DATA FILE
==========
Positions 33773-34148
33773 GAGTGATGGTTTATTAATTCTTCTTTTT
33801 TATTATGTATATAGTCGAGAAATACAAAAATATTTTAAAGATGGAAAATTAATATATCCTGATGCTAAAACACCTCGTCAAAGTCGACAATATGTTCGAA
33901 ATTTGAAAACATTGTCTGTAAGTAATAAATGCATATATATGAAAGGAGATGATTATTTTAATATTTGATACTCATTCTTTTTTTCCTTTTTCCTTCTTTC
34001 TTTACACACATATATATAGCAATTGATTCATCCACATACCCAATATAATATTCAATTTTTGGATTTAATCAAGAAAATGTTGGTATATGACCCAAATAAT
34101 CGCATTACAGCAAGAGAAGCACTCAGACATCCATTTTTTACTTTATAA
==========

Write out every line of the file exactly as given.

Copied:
Positions 33773-34148
33773 GAGTGATGGTTTATTAATTCTTCTTTTT
33801 TATTATGTATATAGTCGAGAAATACAAAAATATTTTAAAGATGGAAAATTAATATATCCTGATGCTAAAACACCTCGTCAAAGTCGACAATATGTTCGAA
33901 ATTTGAAAACATTGTCTGTAAGTAATAAATGCATATATATGAAAGGAGATGATTATTTTAATATTTGATACTCATTCTTTTTTTCCTTTTTCCTTCTTTC
34001 TTTACACACATATATATAGCAATTGATTCATCCACATACCCAATATAATATTCAATTTTTGGATTTAATCAAGAAAATGTTGGTATATGACCCAAATAAT
34101 CGCATTACAGCAAGAGAAGCACTCAGACATCCATTTTTTACTTTATAA